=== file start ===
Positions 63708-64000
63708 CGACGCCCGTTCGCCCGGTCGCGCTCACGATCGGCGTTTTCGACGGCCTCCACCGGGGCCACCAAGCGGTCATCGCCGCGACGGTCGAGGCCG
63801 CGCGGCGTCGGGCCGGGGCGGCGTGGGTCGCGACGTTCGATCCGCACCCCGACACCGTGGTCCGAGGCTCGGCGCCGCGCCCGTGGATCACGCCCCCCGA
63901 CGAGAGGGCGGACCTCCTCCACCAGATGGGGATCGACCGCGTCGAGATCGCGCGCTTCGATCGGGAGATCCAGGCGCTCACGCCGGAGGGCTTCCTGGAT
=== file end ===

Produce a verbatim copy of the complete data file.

Positions 63708-64000
63708 CGACGCCCGTTCGCCCGGTCGCGCTCACGATCGGCGTTTTCGACGGCCTCCACCGGGGCCACCAAGCGGTCATCGCCGCGACGGTCGAGGCCG
63801 CGCGGCGTCGGGCCGGGGCGGCGTGGGTCGCGACGTTCGATCCGCACCCCGACACCGTGGTCCGAGGCTCGGCGCCGCGCCCGTGGATCACGCCCCCCGA
63901 CGAGAGGGCGGACCTCCTCCACCAGATGGGGATCGACCGCGTCGAGATCGCGCGCTTCGATCGGGAGATCCAGGCGCTCACGCCGGAGGGCTTCCTGGAT